If you are missing some parts of this detoxifying system, you may need to spend extra time making sure that it is moving smoothly and doing its job.
When the intricate and interconnecting vessels of the lymph system become clogged, a serious condition called lymphedema can occur. Before that ever happens, however, you can do your part to keep everything flowing by practicing simple actions every day, such as regular exercise and staying hydrated.
For a deeper lymphatic detox, consider dry skin brushing, getting lymphatic massage, doing your exercises on a rebounder, spending time in a sauna or steam room (the heat will help loosen up the lymph), and eating to support your lymph system. Some key nutrients for lymphatic health can be found in foods such as flax seeds, lemons, sea kelp, dark green veggies, radish, and garlic. Key herbs include dandelion, burdock root, parsley, goldenseal, and myrrh.
4 – Repairing Your Gut
If you are in pretty good health, detoxifying the digestive system may be as easy as boosting up on quality probiotics to maintain and strengthen your digestive tract. If you have eaten the SAD (Standard American) diet for a while, have had your share of stress, and lead a mostly sedentary life, odds are that your digestive system will need a little more care and attention to get it back to its optimum performance.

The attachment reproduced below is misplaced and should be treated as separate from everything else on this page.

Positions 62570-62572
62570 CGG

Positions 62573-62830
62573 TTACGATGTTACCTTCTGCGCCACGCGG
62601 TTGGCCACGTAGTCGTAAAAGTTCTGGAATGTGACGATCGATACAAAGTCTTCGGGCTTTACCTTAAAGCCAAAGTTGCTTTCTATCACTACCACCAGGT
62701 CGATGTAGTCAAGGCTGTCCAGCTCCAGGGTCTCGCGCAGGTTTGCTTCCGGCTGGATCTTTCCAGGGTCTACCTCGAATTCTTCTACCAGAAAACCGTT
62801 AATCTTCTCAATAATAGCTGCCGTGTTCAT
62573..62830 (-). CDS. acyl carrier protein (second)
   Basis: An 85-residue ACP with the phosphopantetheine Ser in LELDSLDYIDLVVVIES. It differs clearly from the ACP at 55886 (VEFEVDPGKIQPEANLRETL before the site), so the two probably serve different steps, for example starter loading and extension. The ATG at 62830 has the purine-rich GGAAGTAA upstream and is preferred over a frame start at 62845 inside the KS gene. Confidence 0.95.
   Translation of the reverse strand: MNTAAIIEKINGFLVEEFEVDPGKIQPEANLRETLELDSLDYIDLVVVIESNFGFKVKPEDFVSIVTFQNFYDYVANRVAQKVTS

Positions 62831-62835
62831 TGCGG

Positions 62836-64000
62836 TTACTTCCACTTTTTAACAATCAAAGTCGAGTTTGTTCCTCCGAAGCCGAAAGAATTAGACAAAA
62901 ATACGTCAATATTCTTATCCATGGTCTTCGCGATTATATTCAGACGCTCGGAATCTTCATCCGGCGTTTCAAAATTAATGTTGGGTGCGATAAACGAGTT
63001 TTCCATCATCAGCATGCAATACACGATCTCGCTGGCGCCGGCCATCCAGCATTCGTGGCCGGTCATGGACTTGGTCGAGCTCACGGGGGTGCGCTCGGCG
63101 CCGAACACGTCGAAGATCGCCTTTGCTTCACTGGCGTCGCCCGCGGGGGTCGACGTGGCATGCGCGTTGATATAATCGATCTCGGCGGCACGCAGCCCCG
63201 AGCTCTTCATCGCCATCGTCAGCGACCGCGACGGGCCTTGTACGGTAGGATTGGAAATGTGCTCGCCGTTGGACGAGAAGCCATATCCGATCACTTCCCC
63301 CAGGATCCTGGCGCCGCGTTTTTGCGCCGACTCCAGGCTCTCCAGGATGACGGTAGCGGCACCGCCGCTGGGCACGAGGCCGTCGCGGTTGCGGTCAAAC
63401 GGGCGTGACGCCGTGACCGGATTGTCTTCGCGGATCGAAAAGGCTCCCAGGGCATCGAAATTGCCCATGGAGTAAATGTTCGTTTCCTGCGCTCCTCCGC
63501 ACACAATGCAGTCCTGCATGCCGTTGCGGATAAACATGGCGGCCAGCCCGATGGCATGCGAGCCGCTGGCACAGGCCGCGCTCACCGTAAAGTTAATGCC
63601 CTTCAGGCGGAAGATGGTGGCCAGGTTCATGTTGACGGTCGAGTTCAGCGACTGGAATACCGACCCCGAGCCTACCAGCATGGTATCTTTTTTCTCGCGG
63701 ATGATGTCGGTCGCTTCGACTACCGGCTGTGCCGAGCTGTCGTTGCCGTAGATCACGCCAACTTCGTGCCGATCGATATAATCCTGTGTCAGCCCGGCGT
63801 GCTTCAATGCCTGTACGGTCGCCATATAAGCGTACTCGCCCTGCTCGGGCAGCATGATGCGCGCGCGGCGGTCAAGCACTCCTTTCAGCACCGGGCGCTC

Like the liver, the digestive system is connected to the health of the entire body. For example, upwards of 80% of your immune system cells reside in your upper GI; if it is unwell, your whole body may be. Gut imbalance has been linked to autoimmune conditions, autism, diabetes, and even cancer.
The good news is that tons of research has been done over the last 10 years into the inner workings and importance of the “gut microbiome.” This means you will have a lot of support at your fingertips for your GI tract detox. And most experts now agree that a periodic “gut cleanse” is a good idea since this not only gives your gut a rest, it also helps to “heal and seal” the GI tract.
There are many different types of gut cleanses, but most consist of eating a super-clean diet of unrefined, unprocessed, gut-friendly foods that are high in fiber as well as nutrients and healthy fats. These may include “prebiotic” foods like raw sauerkraut and bone broth, as well as turmeric powder, ginger, coconut oil, and steamed vegetables.
A Natural Detox Is as Unique as You Are
Of course, this is just the tip of the iceberg when it comes to the ways you can help to detox your body. Other popular types of cleanses or detoxes include gallbladder cleansing, skin detoxing, and emotional cleanses. Basically, anytime you decide to pare down, get simple, eliminate aggravating situations (which could be food or negative people), and focus on healing and repairing, you are helping your body to detox.
It may take a while to heal an imbalanced gut, a sluggish liver, or an inflamed kidney, so take your time and go at your own pace. Be gentle with yourself during your detox time. And remember, detoxing isn’t a race and it is isn’t “one size fits all.” It is a unique process that needs to be designed by you based on your body’s needs, ideally with the guidance of a holistic health practitioner.